Author(s): Hsu T, Artiushin S, Minion FC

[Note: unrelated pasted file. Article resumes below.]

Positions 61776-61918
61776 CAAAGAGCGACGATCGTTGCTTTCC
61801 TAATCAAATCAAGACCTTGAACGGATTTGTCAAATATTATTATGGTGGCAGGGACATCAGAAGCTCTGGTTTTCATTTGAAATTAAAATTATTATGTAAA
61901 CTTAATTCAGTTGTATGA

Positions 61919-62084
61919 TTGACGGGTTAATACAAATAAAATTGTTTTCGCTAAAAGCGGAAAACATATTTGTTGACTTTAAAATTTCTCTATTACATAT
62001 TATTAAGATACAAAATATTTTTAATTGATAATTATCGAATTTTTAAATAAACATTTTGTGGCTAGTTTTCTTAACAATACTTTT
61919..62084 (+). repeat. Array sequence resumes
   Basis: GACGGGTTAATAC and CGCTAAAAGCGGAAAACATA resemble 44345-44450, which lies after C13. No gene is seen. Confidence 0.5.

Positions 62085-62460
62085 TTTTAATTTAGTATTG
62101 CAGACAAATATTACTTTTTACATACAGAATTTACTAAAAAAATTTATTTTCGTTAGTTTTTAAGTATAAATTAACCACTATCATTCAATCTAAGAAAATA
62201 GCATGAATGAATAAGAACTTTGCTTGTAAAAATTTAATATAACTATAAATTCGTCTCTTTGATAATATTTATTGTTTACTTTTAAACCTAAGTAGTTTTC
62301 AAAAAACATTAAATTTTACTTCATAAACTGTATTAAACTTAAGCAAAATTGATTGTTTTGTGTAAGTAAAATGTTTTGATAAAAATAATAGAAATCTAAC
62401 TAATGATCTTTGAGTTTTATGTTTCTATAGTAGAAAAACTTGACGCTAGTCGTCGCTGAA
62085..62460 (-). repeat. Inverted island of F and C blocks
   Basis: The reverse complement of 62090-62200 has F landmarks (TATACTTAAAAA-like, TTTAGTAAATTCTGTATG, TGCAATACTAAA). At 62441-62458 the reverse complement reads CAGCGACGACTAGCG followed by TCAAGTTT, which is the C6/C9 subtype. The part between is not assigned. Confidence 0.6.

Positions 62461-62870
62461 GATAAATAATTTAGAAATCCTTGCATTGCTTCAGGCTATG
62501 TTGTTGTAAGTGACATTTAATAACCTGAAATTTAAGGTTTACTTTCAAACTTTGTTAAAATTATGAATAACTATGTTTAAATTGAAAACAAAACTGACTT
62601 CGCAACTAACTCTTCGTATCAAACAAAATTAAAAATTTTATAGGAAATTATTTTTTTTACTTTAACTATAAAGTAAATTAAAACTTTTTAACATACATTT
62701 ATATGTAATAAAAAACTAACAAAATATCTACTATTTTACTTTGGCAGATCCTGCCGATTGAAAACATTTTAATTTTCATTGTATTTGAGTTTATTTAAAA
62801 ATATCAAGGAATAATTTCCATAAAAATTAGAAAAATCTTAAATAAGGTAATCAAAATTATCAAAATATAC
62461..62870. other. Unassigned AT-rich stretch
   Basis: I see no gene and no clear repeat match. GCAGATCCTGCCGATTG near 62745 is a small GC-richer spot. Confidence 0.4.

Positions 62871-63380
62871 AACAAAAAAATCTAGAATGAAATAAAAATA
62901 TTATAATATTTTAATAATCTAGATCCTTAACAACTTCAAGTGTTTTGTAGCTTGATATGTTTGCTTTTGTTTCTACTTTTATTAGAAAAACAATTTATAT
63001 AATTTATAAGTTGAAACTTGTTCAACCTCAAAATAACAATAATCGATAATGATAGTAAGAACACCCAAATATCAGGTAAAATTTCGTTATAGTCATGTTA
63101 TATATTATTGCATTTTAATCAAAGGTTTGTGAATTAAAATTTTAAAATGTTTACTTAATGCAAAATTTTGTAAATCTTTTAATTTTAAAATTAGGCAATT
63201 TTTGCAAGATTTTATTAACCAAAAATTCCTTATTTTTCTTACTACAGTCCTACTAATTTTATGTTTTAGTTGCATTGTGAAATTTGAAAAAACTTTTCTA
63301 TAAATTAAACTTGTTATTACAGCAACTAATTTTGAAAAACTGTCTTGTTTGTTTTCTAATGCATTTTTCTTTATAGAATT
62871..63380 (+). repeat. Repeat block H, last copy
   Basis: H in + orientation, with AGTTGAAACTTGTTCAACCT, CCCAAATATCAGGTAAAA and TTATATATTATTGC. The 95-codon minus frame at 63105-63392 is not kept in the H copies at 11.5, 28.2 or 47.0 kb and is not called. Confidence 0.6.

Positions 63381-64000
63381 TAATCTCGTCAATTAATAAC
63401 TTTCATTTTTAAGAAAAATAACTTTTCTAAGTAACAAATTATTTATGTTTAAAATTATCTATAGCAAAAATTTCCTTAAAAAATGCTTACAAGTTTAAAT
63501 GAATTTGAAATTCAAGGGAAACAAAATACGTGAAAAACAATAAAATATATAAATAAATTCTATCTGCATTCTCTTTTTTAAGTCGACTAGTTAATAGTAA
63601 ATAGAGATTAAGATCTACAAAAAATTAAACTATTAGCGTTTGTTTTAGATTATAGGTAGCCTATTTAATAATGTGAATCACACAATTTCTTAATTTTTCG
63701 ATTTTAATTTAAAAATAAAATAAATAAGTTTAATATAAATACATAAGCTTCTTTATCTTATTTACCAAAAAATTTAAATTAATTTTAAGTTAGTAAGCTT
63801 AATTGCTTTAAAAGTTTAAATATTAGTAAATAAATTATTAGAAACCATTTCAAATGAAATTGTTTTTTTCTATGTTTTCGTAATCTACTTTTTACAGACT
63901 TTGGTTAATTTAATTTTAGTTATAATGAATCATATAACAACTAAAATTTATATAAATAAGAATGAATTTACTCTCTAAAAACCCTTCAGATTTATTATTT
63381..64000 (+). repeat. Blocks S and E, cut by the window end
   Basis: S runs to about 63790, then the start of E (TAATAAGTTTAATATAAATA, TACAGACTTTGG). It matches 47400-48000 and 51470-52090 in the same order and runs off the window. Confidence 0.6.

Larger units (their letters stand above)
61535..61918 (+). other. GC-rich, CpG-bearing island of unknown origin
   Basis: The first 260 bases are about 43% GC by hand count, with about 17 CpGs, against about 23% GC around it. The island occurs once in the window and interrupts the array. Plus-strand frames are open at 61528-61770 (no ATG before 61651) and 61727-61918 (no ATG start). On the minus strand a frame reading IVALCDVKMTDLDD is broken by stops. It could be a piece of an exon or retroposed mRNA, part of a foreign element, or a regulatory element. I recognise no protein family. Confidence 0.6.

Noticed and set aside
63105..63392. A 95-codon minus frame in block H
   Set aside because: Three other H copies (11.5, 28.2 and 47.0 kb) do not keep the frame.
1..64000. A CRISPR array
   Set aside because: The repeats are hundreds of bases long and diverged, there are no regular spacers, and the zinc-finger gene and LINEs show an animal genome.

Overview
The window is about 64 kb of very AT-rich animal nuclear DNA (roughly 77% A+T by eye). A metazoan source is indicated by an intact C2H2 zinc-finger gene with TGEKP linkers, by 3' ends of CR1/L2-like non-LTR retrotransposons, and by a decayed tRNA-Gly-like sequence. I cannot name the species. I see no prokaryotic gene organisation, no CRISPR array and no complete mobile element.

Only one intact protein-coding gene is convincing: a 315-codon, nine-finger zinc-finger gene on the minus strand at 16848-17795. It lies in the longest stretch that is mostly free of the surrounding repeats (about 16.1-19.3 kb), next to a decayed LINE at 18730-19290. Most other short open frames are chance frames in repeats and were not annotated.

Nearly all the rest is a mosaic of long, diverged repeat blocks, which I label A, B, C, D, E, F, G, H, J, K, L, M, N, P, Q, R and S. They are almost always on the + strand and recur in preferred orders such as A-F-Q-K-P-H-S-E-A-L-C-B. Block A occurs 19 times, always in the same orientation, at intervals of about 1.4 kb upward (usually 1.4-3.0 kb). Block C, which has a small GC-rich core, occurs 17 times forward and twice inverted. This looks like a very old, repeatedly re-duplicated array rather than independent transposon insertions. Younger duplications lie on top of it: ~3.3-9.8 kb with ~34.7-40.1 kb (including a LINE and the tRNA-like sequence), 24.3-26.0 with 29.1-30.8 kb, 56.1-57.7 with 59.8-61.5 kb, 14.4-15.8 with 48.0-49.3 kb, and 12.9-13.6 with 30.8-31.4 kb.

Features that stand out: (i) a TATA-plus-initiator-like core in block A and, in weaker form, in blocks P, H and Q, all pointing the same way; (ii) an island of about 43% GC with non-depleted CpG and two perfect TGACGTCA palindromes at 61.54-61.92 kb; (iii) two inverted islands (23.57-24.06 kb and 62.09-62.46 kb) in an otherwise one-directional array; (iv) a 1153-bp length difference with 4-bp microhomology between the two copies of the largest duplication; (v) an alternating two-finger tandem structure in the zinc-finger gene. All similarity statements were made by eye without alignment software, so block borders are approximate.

Colonization of the swine respiratory tract by Mycoplasma hyopneumoniae is accomplished by specific binding to the cilia of the mucosal epithelial cells. Previous studies have implicated a 97-kDa outer membrane-associated protein, P97, that appeared to mediate this interaction. In order to further define the role of P97 in adherence to porcine cilia, the structural gene was cloned and sequenced, and the recombinant products were analyzed. Monoclonal antibodies were used to identify recombinant clones in a genomic library expressed in an opal suppressor host because of alternate codon usage by mycoplasmas. The gene coding for P97 was then identified by Tn1000 mutagenesis of recombinant clones. DNA sequence analysis revealed an open reading frame coding for a 124.9-kDa protein with a hydrophobic transmembrane spanning domain. The N-terminal sequence of purified P97 mapped at amino acid position 195 of the translated sequence, indicating that a processing event had occurred in M. hyopneumoniae. Both recombinant P97 protein expressed in an Escherichia coli opal suppressor host and M. hyopneumoniae bound specifically to swine cilia, and the binding was inhibited by heparin and fucoidan, thus supporting the hypothesis that P97 was actively involved in binding to swine cilia in vivo.